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remarkable for its peculiarly developed vowel system, which in some respects resembles that of the n.Eng. dialects.
§ 97.1. O.E. , which becomes [e] in the other dialects, is diphthongised in this. Murray writes the diphthong i' representing [I@]. The first element is h.fr. half tense and slightly lowered, the second being very weak and often elided in rapid speech --- e.g. blate (modest), baith, braid, claes, drove (v), grope, load (n.) in leead treis (shelmonts or frame laid on a cart), loaf, rope, soap1 These words might be written beeath, breead, cleeaz, etc.
§ 97.2. O.E. in open position also developed into this diphthong --- e.g. made, spade, sale, tale, bake, cake, rake (n.), make, shake, lamiter (lame man), name, shame, tame.2 This sound was common in Teviotdale c.1870 (see D.S.C.S., pp. 105, 144), and can still be heard from middle-aged and old people in Langholm and Canobie and e.Dmf., but in other districts it is obsolescent or obsolete, as in Jedburgh, where it has been replaced by [è]. See Watson's W.-B., Intro., §§ 37 and 53.
§ 97.3. O.E. æg words have [e] in this dialect --- hail (frozen rain), nail, tail.3 See § 49(2).
§ 97.4. When the word began with a vowel or h the stress fell on the second element of the diphthong and a y [j] sound was produced instead of i [I], as in yae, yin, +yick, +yicker, yill, yince, yits, hyim, hyirsch, hyil,4 for one (adj.), one (pron.), oak, acre, ale, once, oats, home, hoarse, whole. Teviotdale has yen, yek, etc., in the above. See D.S.C.S., p. 105.
§ 98. Scand. likewise gives rise to [I@] --- e.g. flake, kail, spae, but Scand. ei, æi, ey, eg give rise to the vowel sound in fate [e], as in skail (scatter), swaip (to slant), fley (frighten), hain (save). Many N.Eng. dialects observe a similar distinction between O.E., Scand. on the one hand, and Scand. ei, ey, etc., on the other.5 This distinction enables one to say whether the dialect form of a word like weak (O.E. wc, Scand. veikr) is of O.E. or Scand. origin.
§ 99. Instances of Romance words having this diphthong [I@] are ace, face, mason, place, scailie (slate pencil), able, table, search, term.6
§ 100. O.E. is still represented by a rounded front vowel. In the towns the vowel is beginning to unround, especially in final position and before r, se= [z], v, so that shoe, do, too, moor, floor, use (v.) from the younger generation are shae. dae, tae, mair, flair, yaiz.7 Before other conson ants, the ui sound has been kept with the v alue of [y] h.fr.l.r. and lowered as in mune, guid. § 100.1. The O.E. group (see § 35.6), containing words like enough. to u gh, has [iu] Langholm and [øu] Canobie [I'niux or I'nøux]. § 100.2. T his iu diphthong occurs irregularly in leuch and deuch from o.N. lgr = low, and O.E. dh = dough, which should give [lI@x and dI@x] in s.Sc., laich and daich in other Sc. dialects. Leuch [x] occurs frequently in the order Ballads:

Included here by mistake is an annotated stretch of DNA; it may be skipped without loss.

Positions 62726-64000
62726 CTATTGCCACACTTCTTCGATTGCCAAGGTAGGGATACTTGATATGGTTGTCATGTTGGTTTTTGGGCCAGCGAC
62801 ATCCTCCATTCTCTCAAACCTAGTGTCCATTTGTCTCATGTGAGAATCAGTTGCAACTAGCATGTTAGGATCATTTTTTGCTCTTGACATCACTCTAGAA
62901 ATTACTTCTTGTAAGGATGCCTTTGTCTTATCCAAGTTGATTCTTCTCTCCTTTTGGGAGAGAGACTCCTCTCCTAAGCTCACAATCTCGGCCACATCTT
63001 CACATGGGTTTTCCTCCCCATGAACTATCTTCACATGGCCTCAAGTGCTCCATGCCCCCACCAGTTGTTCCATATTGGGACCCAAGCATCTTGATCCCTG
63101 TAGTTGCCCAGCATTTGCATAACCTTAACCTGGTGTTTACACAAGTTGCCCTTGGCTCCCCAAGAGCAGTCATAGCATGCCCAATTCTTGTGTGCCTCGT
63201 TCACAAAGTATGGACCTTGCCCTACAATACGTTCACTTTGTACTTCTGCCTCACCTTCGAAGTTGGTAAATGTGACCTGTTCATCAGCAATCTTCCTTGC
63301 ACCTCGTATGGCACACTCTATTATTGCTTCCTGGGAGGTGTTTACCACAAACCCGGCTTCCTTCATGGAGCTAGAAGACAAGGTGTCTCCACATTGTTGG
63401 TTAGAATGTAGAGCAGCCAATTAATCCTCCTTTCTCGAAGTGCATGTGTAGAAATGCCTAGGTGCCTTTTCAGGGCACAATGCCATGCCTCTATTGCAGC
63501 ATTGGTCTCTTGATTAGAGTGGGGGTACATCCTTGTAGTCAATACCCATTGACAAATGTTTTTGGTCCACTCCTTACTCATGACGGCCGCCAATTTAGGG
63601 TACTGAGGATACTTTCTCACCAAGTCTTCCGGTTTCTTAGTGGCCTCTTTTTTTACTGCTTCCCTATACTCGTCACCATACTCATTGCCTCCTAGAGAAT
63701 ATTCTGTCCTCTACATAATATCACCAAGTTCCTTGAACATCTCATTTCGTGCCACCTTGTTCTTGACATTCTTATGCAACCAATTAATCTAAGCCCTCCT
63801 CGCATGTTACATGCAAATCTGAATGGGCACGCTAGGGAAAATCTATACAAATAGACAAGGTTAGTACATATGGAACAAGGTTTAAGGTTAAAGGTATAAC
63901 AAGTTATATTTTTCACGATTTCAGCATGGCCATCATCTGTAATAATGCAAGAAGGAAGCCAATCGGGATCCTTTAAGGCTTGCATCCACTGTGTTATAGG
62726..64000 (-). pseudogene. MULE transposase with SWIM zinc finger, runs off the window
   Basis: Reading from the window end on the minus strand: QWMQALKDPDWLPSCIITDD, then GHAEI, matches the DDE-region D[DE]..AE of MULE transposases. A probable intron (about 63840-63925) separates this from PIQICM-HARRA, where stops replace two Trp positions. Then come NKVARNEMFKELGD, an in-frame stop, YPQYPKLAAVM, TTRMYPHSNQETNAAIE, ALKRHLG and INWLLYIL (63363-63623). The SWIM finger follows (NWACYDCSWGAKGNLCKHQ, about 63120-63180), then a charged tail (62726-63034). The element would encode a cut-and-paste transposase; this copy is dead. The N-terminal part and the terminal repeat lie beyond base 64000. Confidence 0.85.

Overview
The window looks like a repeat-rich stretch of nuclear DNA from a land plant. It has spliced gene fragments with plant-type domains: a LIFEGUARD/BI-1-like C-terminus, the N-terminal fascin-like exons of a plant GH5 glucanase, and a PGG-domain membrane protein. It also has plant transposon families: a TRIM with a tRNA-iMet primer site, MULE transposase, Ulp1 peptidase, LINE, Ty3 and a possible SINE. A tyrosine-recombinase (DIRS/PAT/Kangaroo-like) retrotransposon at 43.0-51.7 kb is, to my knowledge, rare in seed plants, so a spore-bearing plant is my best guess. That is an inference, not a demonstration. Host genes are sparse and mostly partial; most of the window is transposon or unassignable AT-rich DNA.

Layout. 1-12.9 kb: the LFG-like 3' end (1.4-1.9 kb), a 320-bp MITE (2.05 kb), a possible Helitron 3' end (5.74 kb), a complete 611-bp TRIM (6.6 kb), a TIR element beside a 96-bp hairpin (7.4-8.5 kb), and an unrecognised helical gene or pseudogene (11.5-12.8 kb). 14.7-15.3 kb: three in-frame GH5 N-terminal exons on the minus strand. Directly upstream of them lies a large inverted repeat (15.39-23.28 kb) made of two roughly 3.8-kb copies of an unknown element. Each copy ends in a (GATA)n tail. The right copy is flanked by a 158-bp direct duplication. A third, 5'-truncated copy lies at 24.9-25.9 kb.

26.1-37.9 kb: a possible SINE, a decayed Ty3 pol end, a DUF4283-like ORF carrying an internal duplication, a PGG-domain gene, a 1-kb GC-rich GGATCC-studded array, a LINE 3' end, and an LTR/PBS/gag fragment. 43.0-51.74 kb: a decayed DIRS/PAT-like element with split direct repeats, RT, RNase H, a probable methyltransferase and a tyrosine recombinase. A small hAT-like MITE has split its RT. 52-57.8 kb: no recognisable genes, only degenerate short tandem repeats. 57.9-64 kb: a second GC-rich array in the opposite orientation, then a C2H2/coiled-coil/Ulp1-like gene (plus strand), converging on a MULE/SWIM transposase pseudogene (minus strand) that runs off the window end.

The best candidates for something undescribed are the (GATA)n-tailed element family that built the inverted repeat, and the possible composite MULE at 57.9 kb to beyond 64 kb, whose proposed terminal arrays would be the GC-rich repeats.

Up bespake then Jocky Ha,
For leugh o Liddisdale cracked he
(Archie o Cawfield, No. 188, Child, 1904.)
He has tane the Laird's jack on his back,
The twa-handed sword that hangg lieugh by his thigh.
(Dick o the Cow, No. 185, Child, 1904.)

§ 101. O.E. in final position is diphthongised in t his dialect. So likewise is any long in final position, arising from the loss of a consonant. such as g or l or v, or from Rom. ou. The diphthong thus produced is [Vul].
Examples: brow, cow, dove, +dow (O.E. dugan) --- as in ``How do you dow (e.Dmf.)?'' --- how, now, full, pull, sow (n.), allow (Rom.), through, you.8 In all the other Sc. dialects oo [u:] occurs normally in these words.
§ 102. The [] vowel regular in the Mid Sc. dialects from O.E. w, g, does not occur in this dialect, except as an intruder --- e.g. (1) blaw, craw, snaw; (2) claw, draw, gnaw, daw (dawn), which might be written bla' or blaa [bl&a.:]. The vowel [n] in these words, as in Gall. also, is of a

1 blI@t, bI@þ, brI@d, klI@z, etc.
2 mI@d, spI@d, sI@l (but sail is se:l), etc.
3 hel, nel, tel.
4 je:, jn, jk, jk@r, jl, jns, jts, hjm, hjr, hjl.
5 See Gr. of Dial. of Lorton (Cum.), by Brilioth; of Kendat (Westmorland), by Hirst; The Dial. of Hackness (e.Yks.), by Cowling; Der Dialekt von Stokesley (n.,Yks.), by Klein (Palaestra, 124).
6 jI@s or js, f&i.@s, 'mI@sn, plI@s, 'skI@li, jbl, tI@bl, sI@rt, tI@rm.
7 e:, de:, te:, me:r, fle:r, je:z.
8 brVu, kVu, dVu, dVu, lVu, nVu, fVu, pVu, sVu, @'lVu, þrVu, jVu.

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